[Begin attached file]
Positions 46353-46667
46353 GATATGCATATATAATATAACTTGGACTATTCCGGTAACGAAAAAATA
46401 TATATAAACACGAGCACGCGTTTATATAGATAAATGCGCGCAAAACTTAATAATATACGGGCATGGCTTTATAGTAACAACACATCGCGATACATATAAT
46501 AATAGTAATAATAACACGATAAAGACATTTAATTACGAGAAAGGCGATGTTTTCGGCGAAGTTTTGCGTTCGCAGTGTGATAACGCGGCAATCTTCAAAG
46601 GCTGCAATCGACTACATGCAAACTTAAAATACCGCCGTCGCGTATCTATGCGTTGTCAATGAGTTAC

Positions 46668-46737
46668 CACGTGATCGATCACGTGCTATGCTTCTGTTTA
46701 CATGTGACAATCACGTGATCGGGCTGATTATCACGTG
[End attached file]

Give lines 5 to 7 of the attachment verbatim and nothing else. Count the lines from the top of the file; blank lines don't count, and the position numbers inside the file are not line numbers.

46601 GCTGCAATCGACTACATGCAAACTTAAAATACCGCCGTCGCGTATCTATGCGTTGTCAATGAGTTAC

Positions 46668-46737
46668 CACGTGATCGATCACGTGCTATGCTTCTGTTTA